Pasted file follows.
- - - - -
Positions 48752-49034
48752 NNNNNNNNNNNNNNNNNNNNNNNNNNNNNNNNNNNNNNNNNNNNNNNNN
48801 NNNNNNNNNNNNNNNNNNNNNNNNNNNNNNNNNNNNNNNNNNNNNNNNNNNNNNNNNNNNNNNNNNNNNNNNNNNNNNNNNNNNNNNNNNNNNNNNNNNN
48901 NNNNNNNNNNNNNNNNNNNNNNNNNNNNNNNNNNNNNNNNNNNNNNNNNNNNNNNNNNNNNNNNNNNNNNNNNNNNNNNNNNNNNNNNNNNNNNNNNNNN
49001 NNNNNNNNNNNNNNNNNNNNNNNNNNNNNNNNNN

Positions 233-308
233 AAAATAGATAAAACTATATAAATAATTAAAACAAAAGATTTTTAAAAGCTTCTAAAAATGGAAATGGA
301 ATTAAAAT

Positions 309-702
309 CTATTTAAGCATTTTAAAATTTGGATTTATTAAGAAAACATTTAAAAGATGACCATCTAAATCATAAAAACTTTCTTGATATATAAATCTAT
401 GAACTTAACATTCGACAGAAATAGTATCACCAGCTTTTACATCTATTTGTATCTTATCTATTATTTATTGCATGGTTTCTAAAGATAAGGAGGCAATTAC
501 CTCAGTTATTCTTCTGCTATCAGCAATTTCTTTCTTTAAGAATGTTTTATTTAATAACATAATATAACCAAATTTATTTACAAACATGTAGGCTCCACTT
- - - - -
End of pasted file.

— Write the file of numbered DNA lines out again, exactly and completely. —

Positions 48752-49034
48752 NNNNNNNNNNNNNNNNNNNNNNNNNNNNNNNNNNNNNNNNNNNNNNNNN
48801 NNNNNNNNNNNNNNNNNNNNNNNNNNNNNNNNNNNNNNNNNNNNNNNNNNNNNNNNNNNNNNNNNNNNNNNNNNNNNNNNNNNNNNNNNNNNNNNNNNNN
48901 NNNNNNNNNNNNNNNNNNNNNNNNNNNNNNNNNNNNNNNNNNNNNNNNNNNNNNNNNNNNNNNNNNNNNNNNNNNNNNNNNNNNNNNNNNNNNNNNNNNN
49001 NNNNNNNNNNNNNNNNNNNNNNNNNNNNNNNNNN

Positions 233-308
233 AAAATAGATAAAACTATATAAATAATTAAAACAAAAGATTTTTAAAAGCTTCTAAAAATGGAAATGGA
301 ATTAAAAT

Positions 309-702
309 CTATTTAAGCATTTTAAAATTTGGATTTATTAAGAAAACATTTAAAAGATGACCATCTAAATCATAAAAACTTTCTTGATATATAAATCTAT
401 GAACTTAACATTCGACAGAAATAGTATCACCAGCTTTTACATCTATTTGTATCTTATCTATTATTTATTGCATGGTTTCTAAAGATAAGGAGGCAATTAC
501 CTCAGTTATTCTTCTGCTATCAGCAATTTCTTTCTTTAAGAATGTTTTATTTAATAACATAATATAACCAAATTTATTTACAAACATGTAGGCTCCACTT